Residents object to ‘forest’ of cell masts

Plumstead residents are worried about the possible long-term health effects of what they say is a growing “forest” of cell masts that have sprung up in the suburb.

There are several cellphone base stations and antennae within 200m of each other in Plumstead, and not all of them have the necessary approval.

On Wednesday May 18, Sub-council 20 looked at an application by Warren Peterson Planning, on behalf of iBurst, for several antennae, already installed on the roof of Culmhood Gardens flats in Plumstead.

The antennae are near an MTN mast on Primrose Park flats. According to the sub-council notes, Warren Peterson Planning is reapplying for approval for the rooftop base station, which comprises three iBurst antennae, two Vodacom antennae and microwave dishes, because the council erred by approving the building plans in 2005.

”These were incorrectly cleared as being zoning compliant when this was in fact not the case. The zoning clearance was done on the basis that ‘the intended use being ancillary to the use of the property’. This would have been the case if the base station was solely for the use of the residents on the property, but it is clear that the use is for the wider public. Thus, despite the approved building plans, a notice was served on the owner for unauthorised land use, which resulted in this application,” say the sub-council agenda notes.

At the May 18 meeting, ward councillor Liz Brunette said a decision would be taken on the reapplication at the next sub-council meeting “pending a report by the City’s environmental health department on radiation readings in the area because we have had a lot of complaints from residents”.

Speaking to the Bulletin on Tuesday, ahead of yesterday’s meeting, sub-council manager Richard White said the report had not yet been submitted. Sub-council 20 was still meeting at the time this edition went to print yesterday.

Twelve residents, in their objections to sub-council about the latest application said the masts were unsightly, hurt property values and threatened people’s health.

The usual standard response to these concerns is noted in the application too: there is no evidence that cell masts are either a health risk or affect property values.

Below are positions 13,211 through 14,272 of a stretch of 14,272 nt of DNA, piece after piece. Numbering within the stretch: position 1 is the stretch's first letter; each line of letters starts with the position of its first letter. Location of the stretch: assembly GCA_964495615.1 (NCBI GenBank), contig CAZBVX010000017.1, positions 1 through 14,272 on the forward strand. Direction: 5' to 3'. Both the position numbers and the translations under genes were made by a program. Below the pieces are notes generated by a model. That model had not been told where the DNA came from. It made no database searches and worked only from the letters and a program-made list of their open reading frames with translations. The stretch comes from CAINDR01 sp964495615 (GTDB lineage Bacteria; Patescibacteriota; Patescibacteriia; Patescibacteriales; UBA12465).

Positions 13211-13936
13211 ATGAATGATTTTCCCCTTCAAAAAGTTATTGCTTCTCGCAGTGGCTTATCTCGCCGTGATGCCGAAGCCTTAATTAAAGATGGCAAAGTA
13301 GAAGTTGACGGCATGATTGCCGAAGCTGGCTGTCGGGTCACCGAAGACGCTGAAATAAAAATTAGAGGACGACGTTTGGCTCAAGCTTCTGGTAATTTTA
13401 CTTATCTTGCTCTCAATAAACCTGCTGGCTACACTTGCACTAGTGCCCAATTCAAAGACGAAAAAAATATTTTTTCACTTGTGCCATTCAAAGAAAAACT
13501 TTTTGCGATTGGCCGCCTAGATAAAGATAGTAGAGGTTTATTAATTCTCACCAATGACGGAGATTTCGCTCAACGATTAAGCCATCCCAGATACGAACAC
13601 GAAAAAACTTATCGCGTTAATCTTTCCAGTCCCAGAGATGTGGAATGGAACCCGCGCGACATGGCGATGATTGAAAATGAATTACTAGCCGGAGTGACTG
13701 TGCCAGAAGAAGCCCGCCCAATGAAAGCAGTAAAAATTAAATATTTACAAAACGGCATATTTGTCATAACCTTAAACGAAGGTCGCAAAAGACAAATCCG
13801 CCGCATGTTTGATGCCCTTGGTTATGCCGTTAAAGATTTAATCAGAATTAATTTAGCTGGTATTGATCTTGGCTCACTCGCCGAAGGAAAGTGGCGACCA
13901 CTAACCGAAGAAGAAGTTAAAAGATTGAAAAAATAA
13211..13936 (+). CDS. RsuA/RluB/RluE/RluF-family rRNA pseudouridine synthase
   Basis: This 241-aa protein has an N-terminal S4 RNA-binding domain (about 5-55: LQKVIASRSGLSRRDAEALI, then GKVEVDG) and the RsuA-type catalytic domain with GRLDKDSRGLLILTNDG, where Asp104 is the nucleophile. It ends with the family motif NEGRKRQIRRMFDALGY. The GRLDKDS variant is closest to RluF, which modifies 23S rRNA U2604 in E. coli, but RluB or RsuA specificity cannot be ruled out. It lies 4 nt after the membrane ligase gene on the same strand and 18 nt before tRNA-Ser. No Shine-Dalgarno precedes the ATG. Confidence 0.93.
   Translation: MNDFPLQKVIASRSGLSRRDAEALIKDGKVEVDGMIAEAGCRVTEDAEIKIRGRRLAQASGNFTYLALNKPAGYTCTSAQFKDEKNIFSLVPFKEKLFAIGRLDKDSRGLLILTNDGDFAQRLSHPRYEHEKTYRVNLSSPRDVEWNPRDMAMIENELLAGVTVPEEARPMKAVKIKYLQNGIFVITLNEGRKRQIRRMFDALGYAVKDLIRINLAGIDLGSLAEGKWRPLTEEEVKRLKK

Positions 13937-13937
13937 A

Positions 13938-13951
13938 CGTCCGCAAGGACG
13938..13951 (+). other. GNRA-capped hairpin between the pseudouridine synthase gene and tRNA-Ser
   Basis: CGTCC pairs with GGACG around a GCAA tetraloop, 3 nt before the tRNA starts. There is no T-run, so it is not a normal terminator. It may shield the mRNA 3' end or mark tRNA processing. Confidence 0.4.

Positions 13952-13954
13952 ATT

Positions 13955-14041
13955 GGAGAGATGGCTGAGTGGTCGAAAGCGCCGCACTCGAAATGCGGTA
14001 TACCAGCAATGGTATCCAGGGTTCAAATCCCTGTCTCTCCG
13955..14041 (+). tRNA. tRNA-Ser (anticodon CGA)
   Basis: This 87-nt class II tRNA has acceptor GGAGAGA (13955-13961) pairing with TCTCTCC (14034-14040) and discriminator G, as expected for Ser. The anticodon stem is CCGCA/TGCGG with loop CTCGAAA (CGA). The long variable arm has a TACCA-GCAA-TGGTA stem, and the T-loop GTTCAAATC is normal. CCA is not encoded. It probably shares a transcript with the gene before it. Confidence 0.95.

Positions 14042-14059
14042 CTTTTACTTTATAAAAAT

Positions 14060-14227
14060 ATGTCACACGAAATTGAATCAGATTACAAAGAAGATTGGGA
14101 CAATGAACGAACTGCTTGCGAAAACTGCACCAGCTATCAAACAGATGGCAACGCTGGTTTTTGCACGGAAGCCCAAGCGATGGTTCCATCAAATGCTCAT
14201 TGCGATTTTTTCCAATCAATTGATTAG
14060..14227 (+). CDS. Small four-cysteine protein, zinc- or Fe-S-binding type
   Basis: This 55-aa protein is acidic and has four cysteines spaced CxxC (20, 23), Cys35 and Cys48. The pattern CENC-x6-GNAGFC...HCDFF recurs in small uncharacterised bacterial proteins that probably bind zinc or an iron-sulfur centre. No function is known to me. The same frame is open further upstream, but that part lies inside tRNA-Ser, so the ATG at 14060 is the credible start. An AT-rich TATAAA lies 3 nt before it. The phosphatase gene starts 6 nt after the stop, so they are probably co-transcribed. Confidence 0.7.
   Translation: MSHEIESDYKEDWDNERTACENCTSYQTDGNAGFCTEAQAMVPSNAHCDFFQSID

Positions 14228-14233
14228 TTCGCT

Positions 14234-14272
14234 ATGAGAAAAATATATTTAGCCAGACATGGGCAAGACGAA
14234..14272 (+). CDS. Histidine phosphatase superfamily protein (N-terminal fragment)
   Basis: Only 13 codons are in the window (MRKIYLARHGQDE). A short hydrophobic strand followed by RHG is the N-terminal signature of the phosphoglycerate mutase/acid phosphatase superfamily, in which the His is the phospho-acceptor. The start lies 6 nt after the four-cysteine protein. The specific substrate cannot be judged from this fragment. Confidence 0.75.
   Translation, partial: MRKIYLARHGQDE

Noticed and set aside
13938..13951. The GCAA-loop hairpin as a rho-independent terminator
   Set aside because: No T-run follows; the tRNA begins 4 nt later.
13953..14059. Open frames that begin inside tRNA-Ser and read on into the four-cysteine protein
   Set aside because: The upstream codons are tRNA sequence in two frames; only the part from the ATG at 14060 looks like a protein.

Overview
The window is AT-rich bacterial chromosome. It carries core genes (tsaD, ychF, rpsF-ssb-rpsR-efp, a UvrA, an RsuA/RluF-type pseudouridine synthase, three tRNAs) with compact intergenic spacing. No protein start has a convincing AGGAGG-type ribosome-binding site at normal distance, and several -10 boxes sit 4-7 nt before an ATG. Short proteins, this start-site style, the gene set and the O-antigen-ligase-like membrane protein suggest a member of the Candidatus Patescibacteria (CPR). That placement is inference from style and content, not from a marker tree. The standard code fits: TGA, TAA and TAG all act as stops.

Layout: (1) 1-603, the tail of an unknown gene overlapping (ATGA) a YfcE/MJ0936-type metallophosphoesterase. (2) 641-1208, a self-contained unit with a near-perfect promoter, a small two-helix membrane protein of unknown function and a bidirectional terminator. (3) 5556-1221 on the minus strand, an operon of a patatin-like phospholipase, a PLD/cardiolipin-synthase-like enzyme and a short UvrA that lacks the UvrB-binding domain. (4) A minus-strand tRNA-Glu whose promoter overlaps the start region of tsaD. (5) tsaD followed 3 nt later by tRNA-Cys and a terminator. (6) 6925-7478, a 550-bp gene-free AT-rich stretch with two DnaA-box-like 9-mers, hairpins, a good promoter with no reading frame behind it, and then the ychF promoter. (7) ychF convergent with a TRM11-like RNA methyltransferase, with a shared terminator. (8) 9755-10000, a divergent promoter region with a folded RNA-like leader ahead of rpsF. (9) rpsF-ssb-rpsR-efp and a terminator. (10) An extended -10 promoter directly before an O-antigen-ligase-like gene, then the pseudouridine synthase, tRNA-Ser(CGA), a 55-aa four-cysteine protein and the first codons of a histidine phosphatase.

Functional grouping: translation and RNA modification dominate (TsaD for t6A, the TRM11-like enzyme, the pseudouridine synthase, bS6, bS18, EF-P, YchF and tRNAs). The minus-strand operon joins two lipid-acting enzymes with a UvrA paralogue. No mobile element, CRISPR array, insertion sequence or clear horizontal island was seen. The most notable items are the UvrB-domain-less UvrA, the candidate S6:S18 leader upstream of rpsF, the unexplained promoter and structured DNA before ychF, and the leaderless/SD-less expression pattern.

Culm Road resident Gwen Callanan, in her objection, said: “This is about the fourth advice we have received in recent years of similar action on either this building (Culmhood Gardens) or the other block slightly behind it (Primrose Park).”

It continues: “We have heard all the stories so glibly spread by those standing to benefit from these masts or base stations about them being harmless if high enough above dwelling places.

“Truth is, none can say that with any certainty, especially long-term, and we here are no longer talking about one mast or one base station. We are slowly being surrounded by a literal forest of them.”

Ms Callanan said residents’ objections to every mast application appeared to be ignored.

“They send a letter as a matter of form, it seems – and that is if you get the letter – and then they ignore you.”

Johan van der Merwe, the City’s mayoral committee member for energy, environmental and spatial planning, said it appeared there were no recent refusals for cell masts in the southern suburbs in recent years.

“In some cases, applications were refused by the sub-councils but were later approved on appeal,” he said. “Unfortunately, the system that is used by the City’s planning and building development management de-partment does not easily allow for the records to be categorised, as requested. However, offhand, there is no recollection of recent refusals involving cellular base station applications in the area.”

Muna Lakhani, the Cape Town branch co-ordinator for Earthlife Africa, said the group was lobbying the City.

“We believe the City is not implementing its own policy, to measure the cumulative effect of EMF exposure, and rationalising of masts, before approving new cellmasts. Given the strides science has made, it is time for a new policy,” Mr Lakhani, a Wynberg resident, said.

Mr Lakhani said that while the industry claimed cell masts were safe, not all scientists agreed.

“There is a battery of science, most of which is generated by industry-friendly science, saying from a certain distance it is relatively safe. On the other hand, there are many other independent experts confirming there is a risk.

“People are not protected to the degree that we ought to be, and this is based on two things: thermal effect and exposure to EMF. New research confirms that the effect is not only thermal. There is nothing currently in place to measure long-term exposure or for sensitivity, especially by children and pregnant mothers.”

The Bulletin contacted Multisource, which owns iBurst, multiple times for comment but by the time this edition went to print they had not responded.

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